Monday, August 25, 2003

Funding the present at the expense of the future

is the meta-narrative of the past two decades. It has not only happened in business and government – thereby atrophying both into ever-shriller self-reduction machines (link via Crooked Timber). Capital, as well as income-earning power, has been wholesale redistributed like there is no tomorrow by the boomer generation, through asset- and job-hoarding creating artificial shortages. Public education, particularly at the secondary and tertiary levels, has been so funding-starved that just about any charlatan can hang up a shingle advertising private education, and expect to do better that a bigger, better-resourced public outfit – modern consumers, it seems, trust outfits more if they have NO infrastructure at all, as opposed to decaying (but once-shining) infrastructure.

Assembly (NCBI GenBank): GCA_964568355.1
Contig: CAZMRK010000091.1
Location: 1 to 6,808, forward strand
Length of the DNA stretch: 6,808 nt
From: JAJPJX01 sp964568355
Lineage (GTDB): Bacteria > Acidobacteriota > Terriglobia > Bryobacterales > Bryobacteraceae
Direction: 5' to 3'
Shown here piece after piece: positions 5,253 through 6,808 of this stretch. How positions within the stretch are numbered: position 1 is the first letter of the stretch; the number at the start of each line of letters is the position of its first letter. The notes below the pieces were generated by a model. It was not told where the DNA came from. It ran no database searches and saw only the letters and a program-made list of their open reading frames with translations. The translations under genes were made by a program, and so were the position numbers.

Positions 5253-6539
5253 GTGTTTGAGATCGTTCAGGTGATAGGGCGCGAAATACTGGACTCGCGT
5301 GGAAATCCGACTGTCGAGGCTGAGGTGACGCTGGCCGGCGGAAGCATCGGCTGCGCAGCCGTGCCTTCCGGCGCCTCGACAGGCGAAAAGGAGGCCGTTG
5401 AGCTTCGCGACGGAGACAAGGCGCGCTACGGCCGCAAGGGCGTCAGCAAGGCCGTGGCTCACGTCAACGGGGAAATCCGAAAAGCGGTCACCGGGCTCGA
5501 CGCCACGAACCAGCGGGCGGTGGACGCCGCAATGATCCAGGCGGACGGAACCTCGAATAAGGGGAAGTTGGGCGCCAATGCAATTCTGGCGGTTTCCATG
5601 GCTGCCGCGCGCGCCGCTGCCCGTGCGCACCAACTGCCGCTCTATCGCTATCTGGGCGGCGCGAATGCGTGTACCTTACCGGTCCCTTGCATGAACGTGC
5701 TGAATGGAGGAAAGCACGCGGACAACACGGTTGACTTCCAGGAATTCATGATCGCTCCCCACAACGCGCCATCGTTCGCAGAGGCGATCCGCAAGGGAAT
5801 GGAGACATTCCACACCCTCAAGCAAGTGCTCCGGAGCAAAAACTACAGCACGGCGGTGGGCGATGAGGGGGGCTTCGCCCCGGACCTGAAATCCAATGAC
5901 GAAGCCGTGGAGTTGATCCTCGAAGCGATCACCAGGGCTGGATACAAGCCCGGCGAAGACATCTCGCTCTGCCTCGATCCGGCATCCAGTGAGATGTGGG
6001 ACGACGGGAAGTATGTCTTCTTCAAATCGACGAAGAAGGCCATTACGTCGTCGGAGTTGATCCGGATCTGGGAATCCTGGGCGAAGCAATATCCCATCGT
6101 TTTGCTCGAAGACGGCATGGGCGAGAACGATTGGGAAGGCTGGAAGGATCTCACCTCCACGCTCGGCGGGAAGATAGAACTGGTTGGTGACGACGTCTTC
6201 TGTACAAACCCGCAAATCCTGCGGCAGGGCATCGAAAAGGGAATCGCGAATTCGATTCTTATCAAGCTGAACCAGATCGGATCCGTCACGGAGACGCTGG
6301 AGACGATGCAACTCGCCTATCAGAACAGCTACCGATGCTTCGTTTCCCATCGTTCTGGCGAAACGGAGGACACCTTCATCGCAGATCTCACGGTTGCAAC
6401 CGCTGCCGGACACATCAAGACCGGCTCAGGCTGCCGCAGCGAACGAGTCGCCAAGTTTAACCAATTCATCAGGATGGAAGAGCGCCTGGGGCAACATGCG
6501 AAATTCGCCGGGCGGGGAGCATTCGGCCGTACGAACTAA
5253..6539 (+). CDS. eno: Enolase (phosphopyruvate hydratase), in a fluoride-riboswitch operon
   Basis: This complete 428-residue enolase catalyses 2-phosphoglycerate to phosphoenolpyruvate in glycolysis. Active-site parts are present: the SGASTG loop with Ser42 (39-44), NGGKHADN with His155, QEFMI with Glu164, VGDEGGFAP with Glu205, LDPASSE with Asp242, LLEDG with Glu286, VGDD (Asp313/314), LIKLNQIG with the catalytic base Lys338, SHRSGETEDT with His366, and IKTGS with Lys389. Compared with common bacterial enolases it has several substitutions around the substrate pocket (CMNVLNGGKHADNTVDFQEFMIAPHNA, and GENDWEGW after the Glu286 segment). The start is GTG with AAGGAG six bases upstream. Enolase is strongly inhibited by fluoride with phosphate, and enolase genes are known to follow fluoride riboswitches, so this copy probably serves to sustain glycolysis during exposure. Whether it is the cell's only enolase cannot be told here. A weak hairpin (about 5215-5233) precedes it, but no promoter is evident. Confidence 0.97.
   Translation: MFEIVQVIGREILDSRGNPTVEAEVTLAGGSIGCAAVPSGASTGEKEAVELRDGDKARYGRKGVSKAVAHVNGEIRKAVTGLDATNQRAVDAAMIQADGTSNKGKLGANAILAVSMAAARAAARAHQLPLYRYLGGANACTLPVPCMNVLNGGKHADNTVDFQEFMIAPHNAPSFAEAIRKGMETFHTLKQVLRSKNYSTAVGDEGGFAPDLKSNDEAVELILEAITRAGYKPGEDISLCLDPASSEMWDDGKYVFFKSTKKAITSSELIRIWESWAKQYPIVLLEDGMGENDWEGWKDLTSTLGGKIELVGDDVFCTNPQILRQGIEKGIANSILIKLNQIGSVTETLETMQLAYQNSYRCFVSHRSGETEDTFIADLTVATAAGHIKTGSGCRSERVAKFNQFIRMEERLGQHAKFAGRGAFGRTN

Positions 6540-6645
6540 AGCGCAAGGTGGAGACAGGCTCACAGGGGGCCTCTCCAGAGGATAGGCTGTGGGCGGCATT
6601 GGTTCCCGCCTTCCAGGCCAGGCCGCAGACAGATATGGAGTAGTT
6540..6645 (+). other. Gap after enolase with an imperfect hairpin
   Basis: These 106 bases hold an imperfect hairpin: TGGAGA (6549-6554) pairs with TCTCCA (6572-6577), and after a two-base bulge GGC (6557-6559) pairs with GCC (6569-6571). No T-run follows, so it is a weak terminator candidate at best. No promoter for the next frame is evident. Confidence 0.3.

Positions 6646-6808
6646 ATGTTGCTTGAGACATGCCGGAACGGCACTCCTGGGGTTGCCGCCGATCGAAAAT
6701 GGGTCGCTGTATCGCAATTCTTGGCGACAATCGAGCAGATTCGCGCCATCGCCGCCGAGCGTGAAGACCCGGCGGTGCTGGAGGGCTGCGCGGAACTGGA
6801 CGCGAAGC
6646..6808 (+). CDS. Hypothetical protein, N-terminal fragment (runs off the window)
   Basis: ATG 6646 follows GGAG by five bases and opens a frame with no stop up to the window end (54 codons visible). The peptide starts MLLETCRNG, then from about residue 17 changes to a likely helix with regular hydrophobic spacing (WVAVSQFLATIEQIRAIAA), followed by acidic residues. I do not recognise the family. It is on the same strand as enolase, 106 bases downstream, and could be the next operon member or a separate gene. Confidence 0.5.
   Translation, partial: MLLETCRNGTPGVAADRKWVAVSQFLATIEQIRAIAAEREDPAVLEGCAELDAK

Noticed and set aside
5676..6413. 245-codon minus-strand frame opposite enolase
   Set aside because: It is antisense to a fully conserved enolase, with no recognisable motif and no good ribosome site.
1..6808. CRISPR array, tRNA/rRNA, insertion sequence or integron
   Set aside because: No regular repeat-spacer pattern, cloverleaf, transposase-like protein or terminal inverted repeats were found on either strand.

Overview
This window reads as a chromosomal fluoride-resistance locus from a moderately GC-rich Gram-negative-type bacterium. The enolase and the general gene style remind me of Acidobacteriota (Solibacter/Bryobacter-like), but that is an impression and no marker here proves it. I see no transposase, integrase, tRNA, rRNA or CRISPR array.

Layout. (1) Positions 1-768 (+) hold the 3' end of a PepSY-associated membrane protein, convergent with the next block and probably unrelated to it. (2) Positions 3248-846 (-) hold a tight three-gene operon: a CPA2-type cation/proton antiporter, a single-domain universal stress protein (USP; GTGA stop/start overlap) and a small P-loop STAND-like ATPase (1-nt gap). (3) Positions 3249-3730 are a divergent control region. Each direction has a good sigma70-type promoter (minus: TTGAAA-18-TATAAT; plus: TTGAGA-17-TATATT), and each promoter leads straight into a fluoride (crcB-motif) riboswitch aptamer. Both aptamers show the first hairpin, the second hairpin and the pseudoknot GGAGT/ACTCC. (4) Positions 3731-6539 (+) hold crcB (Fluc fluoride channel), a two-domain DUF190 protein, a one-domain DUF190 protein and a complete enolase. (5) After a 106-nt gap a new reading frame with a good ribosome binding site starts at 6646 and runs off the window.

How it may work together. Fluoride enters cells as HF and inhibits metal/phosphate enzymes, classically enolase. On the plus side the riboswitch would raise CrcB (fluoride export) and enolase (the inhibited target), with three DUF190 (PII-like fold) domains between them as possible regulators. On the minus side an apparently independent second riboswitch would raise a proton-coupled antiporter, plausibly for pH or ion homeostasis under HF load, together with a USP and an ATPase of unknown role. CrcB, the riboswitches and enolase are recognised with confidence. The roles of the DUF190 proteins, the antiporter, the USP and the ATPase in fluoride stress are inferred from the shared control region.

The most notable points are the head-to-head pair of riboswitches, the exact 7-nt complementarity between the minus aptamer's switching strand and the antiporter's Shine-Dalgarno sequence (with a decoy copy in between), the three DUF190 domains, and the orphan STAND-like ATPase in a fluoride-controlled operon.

Kay is more optimistic than me, however, when it comes to market forces being able to eventually reverse the cost-cutting spiral in industries such as media, pharmaceuticals and finance. I don’t know too much about the latter two industries, but the media empires of today are, of course, actively engaged in squeezing – tighter and tighter – dollars out of existing/old content, rather than spending money on the new. Kay reckons that audiences will eventually become bored with the resultant blandness, so leaving a wide market opening for new entrants, with their exciting new content. I think that such a rosy scenario is deeply unlikely, for the simple reason that modern media combines are multi-skilled when it comes to their squeezing prowess. Not only can they supernaturally squeeze one more sequel/series etc out of stone-cold content, they can apply an even-tighter grip to squeeze-out ambitious new entrants – as aided by the firm (ahem) handshakes they are able to exchange with our elected officials.

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